Unpacking Covid-19 and the Connections Between Ecosystems, Human Health, and Security
“What are the underlying drivers of risk that created the conditions for Covid-19 to emerge, and how do we better address them?” said Lauren Herzer Risi, Project Director for the Environmental Change and Security Program, in this week’s Friday Podcast, recorded during a recent Wilson Center Ground Truth Briefing on the Covid-19 pandemic. This question framed the discussion, which explored the intersection of the environment, public health, and national security. Although the global pandemic came as a shock to many, the novel coronavirus was not a surprise to epidemiologists and experts who had been sounding the alarm for decades. There have been clear signals of the risks we face from animal-to-human virus transmission, including Ebola, SARS, and other regional epidemics, said Risi. These zoonotic diseases, especially now, are creating concerns about food safety, wildlife conservation, and public health. But the risks don’t just come from wet markets and our increasingly connected world.
Drivers of the Outbreak
Rapid urbanization and population growth created a ticking time bomb, as we have increasingly intruded into natural habitats. The loss and fragmentation of wildlife ecosystems has brought humans into closer contact with animals than ever before. While the exact origins of coronavirus have yet to be confirmed, we know that this amplified opportunity for virus transmission is a major factor. “An estimated 70 percent of new human infectious disease outbreaks come from pathogens that originated in animals,” said Sharon Guynup, Global Fellow at the Wilson Center and a National Geographic Explorer.
We are constantly expanding our interaction with animals and nature. “We need to be very, very clear that this is a human-made problem, a humanity-made problem,” said Dr. Ellen Carlin, Assistant Research Professor at the Center for Global Health Science and Security and Director of the Graduate Program in Global Infectious Disease at Georgetown University. “It’s really all of us collectively making decisions about the way that we live.” Human behavior puts pressure on natural ecosystems through land use and development, mass urbanization, agricultural intensification, extractive industries, and the growing global demand for commodities. Climate change further exacerbates the environmental degradation. Overall this trend is accelerating the emergence of zoonotic diseases in human populations.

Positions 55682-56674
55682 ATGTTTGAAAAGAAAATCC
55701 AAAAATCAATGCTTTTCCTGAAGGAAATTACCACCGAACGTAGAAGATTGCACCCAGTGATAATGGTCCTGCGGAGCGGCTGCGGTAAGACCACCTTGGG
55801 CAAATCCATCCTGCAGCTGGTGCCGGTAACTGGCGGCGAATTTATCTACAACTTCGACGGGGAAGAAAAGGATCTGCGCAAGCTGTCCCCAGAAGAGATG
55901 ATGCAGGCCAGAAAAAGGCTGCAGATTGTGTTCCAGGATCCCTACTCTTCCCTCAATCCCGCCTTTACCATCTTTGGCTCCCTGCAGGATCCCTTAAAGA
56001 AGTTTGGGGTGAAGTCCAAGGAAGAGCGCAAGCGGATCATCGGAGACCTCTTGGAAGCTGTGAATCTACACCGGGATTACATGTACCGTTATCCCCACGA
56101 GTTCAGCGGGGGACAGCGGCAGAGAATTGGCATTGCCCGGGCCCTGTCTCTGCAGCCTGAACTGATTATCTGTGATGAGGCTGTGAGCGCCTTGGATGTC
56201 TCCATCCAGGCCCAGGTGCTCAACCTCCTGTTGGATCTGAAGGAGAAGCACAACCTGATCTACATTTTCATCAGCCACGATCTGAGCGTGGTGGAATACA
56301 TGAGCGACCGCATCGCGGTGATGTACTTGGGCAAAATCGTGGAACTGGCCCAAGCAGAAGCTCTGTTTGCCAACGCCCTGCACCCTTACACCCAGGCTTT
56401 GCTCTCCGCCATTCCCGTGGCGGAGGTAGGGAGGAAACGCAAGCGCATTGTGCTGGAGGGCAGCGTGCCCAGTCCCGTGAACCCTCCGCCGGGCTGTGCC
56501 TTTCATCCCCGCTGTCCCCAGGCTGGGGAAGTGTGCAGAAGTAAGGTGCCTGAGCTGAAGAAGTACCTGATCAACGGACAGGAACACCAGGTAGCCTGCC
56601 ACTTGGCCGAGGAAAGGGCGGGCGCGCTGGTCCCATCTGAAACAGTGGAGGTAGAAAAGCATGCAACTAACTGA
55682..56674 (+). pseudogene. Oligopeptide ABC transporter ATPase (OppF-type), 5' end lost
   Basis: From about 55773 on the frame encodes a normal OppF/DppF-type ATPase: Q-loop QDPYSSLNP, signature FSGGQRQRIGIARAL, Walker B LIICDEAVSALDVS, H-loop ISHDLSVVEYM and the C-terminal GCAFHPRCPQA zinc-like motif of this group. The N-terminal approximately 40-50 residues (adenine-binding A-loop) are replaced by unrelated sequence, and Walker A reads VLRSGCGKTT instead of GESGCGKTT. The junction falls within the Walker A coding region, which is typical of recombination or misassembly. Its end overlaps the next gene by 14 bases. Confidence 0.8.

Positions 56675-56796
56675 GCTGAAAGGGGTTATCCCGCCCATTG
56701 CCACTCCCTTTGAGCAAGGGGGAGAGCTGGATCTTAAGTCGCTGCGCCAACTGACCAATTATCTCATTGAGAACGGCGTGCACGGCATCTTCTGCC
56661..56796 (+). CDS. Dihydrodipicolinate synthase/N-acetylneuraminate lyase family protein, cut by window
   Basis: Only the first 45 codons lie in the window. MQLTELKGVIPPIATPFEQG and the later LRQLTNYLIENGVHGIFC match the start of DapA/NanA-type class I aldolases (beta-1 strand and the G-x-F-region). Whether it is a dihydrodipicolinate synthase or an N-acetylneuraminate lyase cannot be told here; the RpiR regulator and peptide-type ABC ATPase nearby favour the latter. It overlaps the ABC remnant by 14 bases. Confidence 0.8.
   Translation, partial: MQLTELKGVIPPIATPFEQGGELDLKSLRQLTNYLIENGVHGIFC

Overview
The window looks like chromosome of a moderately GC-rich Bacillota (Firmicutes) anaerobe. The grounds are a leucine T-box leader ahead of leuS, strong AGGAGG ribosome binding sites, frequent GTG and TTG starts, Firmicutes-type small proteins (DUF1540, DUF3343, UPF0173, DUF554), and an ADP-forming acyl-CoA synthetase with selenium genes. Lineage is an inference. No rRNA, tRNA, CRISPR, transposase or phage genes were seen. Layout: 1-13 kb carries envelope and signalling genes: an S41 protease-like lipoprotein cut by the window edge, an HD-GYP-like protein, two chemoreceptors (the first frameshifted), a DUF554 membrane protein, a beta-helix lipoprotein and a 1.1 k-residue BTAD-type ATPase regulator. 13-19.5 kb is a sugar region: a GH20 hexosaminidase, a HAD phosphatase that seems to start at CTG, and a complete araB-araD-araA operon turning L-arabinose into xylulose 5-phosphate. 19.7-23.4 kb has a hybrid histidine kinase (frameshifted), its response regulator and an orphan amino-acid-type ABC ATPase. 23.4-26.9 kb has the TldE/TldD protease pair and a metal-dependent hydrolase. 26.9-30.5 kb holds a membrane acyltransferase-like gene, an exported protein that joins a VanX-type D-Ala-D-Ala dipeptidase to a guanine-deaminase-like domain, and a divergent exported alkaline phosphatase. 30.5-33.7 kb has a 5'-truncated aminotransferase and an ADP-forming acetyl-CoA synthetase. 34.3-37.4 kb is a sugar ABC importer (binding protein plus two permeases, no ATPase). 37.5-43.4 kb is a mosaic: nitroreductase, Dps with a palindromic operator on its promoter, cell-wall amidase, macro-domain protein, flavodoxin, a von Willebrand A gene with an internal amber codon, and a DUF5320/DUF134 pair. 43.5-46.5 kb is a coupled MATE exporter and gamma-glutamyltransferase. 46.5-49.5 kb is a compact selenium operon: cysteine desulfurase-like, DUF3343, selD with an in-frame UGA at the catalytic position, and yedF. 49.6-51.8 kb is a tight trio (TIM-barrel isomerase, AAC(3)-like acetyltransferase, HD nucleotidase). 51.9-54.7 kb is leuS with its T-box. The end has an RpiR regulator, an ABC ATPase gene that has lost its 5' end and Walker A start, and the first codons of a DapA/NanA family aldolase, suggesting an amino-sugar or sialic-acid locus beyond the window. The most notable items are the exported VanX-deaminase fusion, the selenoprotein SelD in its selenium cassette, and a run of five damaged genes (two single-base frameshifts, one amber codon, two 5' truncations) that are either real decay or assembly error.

Another aspect of this close contact between humans and animals is the prevalence of illegal wildlife trade and consumption. Some have called for bans in China, but wildlife trade and wet markets aren’t unique to China, and a solution will require global efforts, said Guynup. It will also be crucial to uphold and enforce the bans put into place, as China’s actions will have a ripple effect on the policies of neighboring consumer and hub countries. For progress to be made, she said, countries must develop multi-pronged approaches, including strengthening policies and enforcement at national levels, raising public awareness, promoting community involvement, and changing consumer behavior. While Covid-19 is much bigger than just a wildlife trade issue, it is a critical piece of the puzzle, said Guynup.
National Security Risks
The cascading impacts of the pandemic on human health, national economies, and society has elevated the coronavirus as not just a public health crisis, but a national security threat as well. There is currently a disconnect between environmental threats and security paradigms, said Rod Schoonover, founder and CEO of Ecological Futures Group. “Unfortunately, U.S. national security is outdated and needs to be recalibrated, I think, to reflect the threats that the country faces,” he said. Topics like climate change, land use, and biodiversity need to be core national security concerns instead of add-ons to geopolitical goals, said Schoonover, who was Director of Environment and Natural Resources for the National Intelligence Council. Security dialogues need to involve experts such as epidemiologists, ecologists, and climate scientists in order to establish a climate-smart, ecologically informed pandemic preparedness policy. “If you understand the deep connectedness of the planet,” he said, “you understand that the very support system of humanity is in jeopardy.”
Solutions for Covid-19
How to solve the current pandemic is a priority, but developing long-term plans for how we can better prepare for next pandemic is also important. “Given the deep interconnectedness of our world, this coronavirus will not be the last outbreak,” said Guynup. Among the many scientific and global health initiatives looking to develop solutions, the Global Virome Project is working to discover unknown zoonotic viral threats and stop future pandemics before outbreaks occur. The Coalition for Epidemic Preparedness is coordinating the development of vaccines against coronavirus and emerging infectious diseases. Although there is no binding global legal agreement on wildlife crime, the Convention on International Trade in Endangered Species of Wild Fauna and Flora (CITES), is scaling up enforcement efforts and incorporating the consideration of health risks.
We need to tackle the drivers of the pandemic to ultimately achieve prevention, said Dr. Carlin. A shift of epic proportions will be needed to reduce environmental and ecosystem harm. We have a choice to ignore recommendations and continue on with business as usual, or we can recognize our vulnerability to these emerging viral threats, Guynup said. “Our well-being is inextricably linked with that of the planet’s web of life,” she said. “In fact, one could argue that the state of the world can be measured by the state of the wild.”